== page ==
2. Check that sound works (headphone port as well as speakers).
  3. Do any other tests you find useful.

Configuring Ubuntu

When your system boots, install all updates (System > Administration > Update Manager).

While the updates are installing, continue with the following steps:

  1. Change the screensaver settings. Click on System > Preferences > Screensaver.
    • Change the default from 5 minutes to two hours.
    • Uncheck Activate screen saver when computer is idle.
    • Uncheck Lock screen when screensaver is active.
    • Click on Power Management. Set Put display to sleep when inactive for to Never.
    • Click on Make Default.
  2. Change the desktop background. Click on System > Preferences > Appearance. Click on Background. Choose the Berries background (the fourth image).
  3. Configure Firefox
    1. Change the Firefox homepage to http://google.ca.
    2. Right-click on the Home icon and uncheck Tabs on Top. Then click on Customize and drag History to the right of the Home.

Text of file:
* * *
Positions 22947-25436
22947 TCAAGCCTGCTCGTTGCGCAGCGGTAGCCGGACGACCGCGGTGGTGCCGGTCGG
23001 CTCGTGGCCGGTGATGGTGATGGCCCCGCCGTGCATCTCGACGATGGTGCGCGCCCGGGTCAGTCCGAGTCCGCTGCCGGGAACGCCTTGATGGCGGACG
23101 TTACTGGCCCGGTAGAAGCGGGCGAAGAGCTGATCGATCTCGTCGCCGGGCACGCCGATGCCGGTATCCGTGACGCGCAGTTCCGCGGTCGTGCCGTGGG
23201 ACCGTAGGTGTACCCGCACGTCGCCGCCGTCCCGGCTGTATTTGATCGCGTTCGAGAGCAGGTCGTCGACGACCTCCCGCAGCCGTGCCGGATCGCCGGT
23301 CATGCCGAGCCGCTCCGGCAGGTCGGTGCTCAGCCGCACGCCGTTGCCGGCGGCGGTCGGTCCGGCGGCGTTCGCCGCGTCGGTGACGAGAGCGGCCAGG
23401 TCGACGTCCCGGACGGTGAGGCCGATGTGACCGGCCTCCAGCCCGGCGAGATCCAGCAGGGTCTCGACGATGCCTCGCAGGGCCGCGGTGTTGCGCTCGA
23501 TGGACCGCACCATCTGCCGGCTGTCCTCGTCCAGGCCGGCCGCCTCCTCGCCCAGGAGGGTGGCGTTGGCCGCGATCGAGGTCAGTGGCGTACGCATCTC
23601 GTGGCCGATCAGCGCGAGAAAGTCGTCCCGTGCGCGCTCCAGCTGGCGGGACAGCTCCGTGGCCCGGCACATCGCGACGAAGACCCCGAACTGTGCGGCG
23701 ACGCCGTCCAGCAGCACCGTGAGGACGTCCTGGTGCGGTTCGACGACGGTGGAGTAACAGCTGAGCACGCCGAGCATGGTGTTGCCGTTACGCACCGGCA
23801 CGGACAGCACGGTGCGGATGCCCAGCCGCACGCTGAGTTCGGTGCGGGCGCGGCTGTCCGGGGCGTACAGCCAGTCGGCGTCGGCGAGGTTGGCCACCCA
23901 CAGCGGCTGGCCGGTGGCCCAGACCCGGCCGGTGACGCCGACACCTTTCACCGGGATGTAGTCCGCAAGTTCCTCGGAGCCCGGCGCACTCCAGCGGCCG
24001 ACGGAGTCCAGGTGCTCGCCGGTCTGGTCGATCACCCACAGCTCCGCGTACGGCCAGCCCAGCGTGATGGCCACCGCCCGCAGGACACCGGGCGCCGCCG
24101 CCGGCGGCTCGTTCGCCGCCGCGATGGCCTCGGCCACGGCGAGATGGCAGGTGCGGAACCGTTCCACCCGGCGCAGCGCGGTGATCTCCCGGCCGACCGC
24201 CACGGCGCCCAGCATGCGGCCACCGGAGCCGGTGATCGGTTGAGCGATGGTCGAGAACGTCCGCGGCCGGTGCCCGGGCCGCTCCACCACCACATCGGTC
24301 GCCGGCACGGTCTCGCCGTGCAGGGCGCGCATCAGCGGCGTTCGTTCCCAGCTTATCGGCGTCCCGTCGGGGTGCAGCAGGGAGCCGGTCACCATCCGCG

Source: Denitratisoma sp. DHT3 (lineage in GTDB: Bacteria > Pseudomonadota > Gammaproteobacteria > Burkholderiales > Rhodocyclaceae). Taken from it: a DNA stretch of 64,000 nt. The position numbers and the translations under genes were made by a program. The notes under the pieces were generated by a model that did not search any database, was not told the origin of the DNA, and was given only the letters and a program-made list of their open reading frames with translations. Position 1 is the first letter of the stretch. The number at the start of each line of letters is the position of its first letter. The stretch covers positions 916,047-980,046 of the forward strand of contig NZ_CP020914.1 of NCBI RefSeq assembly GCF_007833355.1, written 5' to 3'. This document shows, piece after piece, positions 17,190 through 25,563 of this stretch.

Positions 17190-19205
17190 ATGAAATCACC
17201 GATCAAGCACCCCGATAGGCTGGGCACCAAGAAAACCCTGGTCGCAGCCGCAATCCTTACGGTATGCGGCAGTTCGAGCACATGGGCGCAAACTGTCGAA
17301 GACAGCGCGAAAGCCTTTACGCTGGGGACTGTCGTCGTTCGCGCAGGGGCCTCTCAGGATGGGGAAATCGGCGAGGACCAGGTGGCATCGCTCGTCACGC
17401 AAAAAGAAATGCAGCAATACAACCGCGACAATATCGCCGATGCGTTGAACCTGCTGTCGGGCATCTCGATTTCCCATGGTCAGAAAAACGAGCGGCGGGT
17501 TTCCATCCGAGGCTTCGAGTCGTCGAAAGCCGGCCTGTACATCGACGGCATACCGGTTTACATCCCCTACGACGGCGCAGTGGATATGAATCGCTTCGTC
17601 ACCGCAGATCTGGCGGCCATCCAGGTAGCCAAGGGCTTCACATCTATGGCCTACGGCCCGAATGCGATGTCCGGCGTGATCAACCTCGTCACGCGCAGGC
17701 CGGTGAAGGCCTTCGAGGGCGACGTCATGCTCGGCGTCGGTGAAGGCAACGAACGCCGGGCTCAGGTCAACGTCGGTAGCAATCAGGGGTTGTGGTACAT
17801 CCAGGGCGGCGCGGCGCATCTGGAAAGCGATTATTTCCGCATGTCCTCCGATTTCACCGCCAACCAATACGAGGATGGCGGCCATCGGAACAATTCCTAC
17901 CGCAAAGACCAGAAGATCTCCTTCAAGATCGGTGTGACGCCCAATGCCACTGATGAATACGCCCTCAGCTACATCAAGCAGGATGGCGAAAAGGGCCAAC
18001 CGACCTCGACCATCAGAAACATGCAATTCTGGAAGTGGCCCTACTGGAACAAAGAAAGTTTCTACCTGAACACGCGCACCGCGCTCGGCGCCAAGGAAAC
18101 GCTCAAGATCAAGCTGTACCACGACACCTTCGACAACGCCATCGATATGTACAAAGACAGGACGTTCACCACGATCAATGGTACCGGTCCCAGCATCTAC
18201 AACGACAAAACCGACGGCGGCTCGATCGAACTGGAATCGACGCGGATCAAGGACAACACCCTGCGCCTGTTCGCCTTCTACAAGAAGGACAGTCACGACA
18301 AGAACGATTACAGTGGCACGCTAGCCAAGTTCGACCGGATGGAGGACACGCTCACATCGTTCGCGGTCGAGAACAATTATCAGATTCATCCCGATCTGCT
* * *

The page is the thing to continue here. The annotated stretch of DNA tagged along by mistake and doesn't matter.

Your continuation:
Install additional software by clicking on Applications > Ubuntu Software Centre.

  1. Enable restricted extras. Click on Edit > Software Sources. Make sure the following items are checked:
    • Canonical-supported Open Source software (main)
    • Community-maintained Open Source software (universe)
    • Proprietary drivers for devices (restricted)
    • Software restricted by copyright or legal issues (multiverse)
  2. Install Ubuntu restricted extras. Note: Choose the Ubuntu restricted extras package, not Xubuntu restricted extras or Kubuntu restricted extras.
  3. Install the gufw firewall configuration tool.
  4. If the graphics card did not support Unity and you have not upgraded the graphics card, install Unity 2D. After installing, log out, then type in your username and password. Choose Unity 2D from the select menu.